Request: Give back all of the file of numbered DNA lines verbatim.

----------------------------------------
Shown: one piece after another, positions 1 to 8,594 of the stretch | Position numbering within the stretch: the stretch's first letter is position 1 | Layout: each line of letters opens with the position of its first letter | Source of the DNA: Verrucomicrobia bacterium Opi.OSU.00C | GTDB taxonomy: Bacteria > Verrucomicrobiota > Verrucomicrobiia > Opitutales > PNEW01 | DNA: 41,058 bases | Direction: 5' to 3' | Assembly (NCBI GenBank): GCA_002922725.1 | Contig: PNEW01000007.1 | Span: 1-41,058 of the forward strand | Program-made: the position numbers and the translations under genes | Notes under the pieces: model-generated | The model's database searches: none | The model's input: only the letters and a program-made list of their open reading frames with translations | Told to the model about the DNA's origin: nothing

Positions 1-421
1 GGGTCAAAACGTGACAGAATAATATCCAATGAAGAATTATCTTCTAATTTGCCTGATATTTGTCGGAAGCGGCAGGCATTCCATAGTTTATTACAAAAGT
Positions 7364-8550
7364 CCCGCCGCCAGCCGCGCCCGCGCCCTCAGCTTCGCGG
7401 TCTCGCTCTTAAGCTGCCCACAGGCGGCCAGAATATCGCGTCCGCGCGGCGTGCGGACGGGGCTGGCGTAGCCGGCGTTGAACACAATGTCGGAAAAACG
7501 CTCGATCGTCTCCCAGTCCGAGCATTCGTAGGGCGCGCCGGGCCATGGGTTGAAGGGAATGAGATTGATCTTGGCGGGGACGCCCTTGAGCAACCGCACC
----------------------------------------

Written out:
Shown: one piece after another, positions 1 to 8,594 of the stretch | Position numbering within the stretch: the stretch's first letter is position 1 | Layout: each line of letters opens with the position of its first letter | Source of the DNA: Verrucomicrobia bacterium Opi.OSU.00C | GTDB taxonomy: Bacteria > Verrucomicrobiota > Verrucomicrobiia > Opitutales > PNEW01 | DNA: 41,058 bases | Direction: 5' to 3' | Assembly (NCBI GenBank): GCA_002922725.1 | Contig: PNEW01000007.1 | Span: 1-41,058 of the forward strand | Program-made: the position numbers and the translations under genes | Notes under the pieces: model-generated | The model's database searches: none | The model's input: only the letters and a program-made list of their open reading frames with translations | Told to the model about the DNA's origin: nothing

Positions 1-421
1 GGGTCAAAACGTGACAGAATAATATCCAATGAAGAATTATCTTCTAATTTGCCTGATATTTGTCGGAAGCGGCAGGCATTCCATAGTTTATTACAAAAGT
Positions 7364-8550
7364 CCCGCCGCCAGCCGCGCCCGCGCCCTCAGCTTCGCGG
7401 TCTCGCTCTTAAGCTGCCCACAGGCGGCCAGAATATCGCGTCCGCGCGGCGTGCGGACGGGGCTGGCGTAGCCGGCGTTGAACACAATGTCGGAAAAACG
7501 CTCGATCGTCTCCCAGTCCGAGCATTCGTAGGGCGCGCCGGGCCATGGGTTGAAGGGAATGAGATTGATCTTGGCGGGGACGCCCTTGAGCAACCGCACC